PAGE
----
This letter was written by a woman who signed her name H. F. Chad, though I can’t be certain of the middle initial as the script is unusual. She datelined her letter from Orwell, Ashtabula county, Ohio, but I cannot find any public record online under that surname even if I search under the name Chadd instead which was the more common English spelling. I can only assume they moved into the area after 1860 and left before 1870. The woman and her husband seem to be farmers based on the content of the letter and she indicates that they were having a new barn erected on the property that was being framed by Marshall Howard, a local carpenter.
She wrote the letter to an unnamed nephew who was clearly serving in the army—probably engaged in Grant’s Overland Campaign. She mentions that she was sending him some tea in the envelope and I can only assume that the lithographed paper with scenes of Washington D. C. on one side and of flowers on the reverse contained a small pouch of tea at one time.
Orwell, Ashtabula county, Ohio
June 19, 1864
My kind and affectionate Nephew,
I now seat myself to write a few lines to you in answer to your welcome letter of the 7th that came to hand yesterday with the glad tidings that you was still well and hearty which I was very glad to hear and so was your Uncle. We had a letter from William written the 31st of May. He and Seymour was well and hearty then. They were eleven miles from Richmond. I hope the next letter I get from you that you will have the good luck to be in Richmond safe and well.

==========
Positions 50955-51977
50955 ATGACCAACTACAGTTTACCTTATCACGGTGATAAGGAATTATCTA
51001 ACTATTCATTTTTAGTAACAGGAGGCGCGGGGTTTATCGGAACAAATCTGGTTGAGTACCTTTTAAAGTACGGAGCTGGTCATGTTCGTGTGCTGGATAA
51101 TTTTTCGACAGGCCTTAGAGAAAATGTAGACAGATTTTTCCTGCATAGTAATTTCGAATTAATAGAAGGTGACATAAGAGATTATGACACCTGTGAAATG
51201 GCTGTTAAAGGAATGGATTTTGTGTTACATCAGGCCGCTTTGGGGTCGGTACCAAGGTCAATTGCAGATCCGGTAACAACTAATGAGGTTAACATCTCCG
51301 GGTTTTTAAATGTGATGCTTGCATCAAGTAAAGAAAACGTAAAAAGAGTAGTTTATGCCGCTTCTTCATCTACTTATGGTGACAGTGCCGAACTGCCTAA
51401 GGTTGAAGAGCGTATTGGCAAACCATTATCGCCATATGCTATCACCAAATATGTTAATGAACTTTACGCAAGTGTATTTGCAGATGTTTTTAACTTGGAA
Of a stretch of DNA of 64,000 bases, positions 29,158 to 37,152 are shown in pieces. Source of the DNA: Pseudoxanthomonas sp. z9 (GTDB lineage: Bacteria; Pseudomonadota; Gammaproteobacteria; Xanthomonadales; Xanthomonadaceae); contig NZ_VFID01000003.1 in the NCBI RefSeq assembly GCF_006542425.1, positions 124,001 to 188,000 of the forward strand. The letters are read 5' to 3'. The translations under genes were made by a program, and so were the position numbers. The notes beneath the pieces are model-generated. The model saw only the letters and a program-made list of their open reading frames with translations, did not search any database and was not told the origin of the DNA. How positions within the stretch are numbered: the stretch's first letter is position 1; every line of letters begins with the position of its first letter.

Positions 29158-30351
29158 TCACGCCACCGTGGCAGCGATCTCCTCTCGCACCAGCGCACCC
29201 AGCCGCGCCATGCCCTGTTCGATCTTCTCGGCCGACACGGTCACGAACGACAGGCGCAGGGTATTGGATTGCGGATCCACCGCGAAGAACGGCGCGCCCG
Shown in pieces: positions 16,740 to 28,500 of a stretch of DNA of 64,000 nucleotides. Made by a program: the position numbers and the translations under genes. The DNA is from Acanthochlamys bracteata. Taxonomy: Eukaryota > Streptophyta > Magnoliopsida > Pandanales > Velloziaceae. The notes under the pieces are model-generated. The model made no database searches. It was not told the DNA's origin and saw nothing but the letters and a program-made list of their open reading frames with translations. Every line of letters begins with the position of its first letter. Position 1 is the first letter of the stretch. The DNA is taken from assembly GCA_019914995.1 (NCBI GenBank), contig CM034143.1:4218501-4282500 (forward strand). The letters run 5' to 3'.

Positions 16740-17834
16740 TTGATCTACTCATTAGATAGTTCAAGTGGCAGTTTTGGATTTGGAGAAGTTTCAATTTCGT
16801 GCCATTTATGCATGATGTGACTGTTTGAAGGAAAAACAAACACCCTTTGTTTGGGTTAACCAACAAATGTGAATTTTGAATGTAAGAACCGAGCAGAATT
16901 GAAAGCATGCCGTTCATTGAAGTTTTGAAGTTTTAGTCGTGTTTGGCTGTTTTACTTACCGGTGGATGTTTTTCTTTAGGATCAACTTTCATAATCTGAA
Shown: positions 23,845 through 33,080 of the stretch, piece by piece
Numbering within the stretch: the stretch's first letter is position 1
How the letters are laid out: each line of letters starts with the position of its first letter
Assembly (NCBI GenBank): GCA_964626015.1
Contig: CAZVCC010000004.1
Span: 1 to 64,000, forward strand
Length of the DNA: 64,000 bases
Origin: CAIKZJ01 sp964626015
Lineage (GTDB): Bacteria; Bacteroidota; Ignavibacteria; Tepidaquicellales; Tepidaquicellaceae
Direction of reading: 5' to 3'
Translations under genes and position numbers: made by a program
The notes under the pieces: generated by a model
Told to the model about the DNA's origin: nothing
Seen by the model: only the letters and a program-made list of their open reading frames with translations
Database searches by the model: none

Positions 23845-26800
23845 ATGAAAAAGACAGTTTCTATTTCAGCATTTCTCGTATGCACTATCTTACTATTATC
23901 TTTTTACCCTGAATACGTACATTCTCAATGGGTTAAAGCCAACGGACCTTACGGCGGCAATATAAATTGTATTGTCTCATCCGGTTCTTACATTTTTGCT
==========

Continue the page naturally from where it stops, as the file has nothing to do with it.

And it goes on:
So I will send you a drawing of tea so you can take tea. I sent William some twice. He is very fond of tea.
I hope the war will be over by the 1st of July so you can have a day of rejoicing and Independence. The reason I send so small a piece of paper is so I can send some more tea and I am in a hurry for I have a hired man to get dinner for this Monday, the 20th. I had company come yesterday so I did not get it wrote but I will do better next time.
We are going to have a new barn. Mr. [Marshall J.] Howard is framing it. They think they will raise it Thursday.
You say it is very hot weather down there. We have had a very cold spring except a few days. We have had 4 days what you may call warm weather and we have had no rain to speak of for 3 weeks. Yesterday it tried to ran but did not rain enough to lay the dust. This morning it just warm enough to be comfortable.
We think of you poor fellows down there having to march and fight these hot days and I thank the Lord too for sparing you thus far and have faith to believe he will watch over you and bring you safe home.
Mrs. Sheredeen [Sheridan?] had a letter from Mack [?] wrote the 8th. He was all right then and in 5 miles of Richmond. Carol is done going to school this spring. She has been sick with 6 boils but not as bad as 6 balls would make her, I guess. Oh yes, we had two quite hard frosts this month but they did not hurt anything right here. Our corn and potatoes, oats and beans look first rate, and peas, but they are sowed late.
I often wish I was a bird that could fly down there and take a peep at you and over the field to William but I can’t and is it all right. God knows what is best. So I will leave you in God’s care and close this scribbling and do better next time. write as often as you can for we like to hear but we know you can’t have much time. This is from your aunt, — H. F. Chad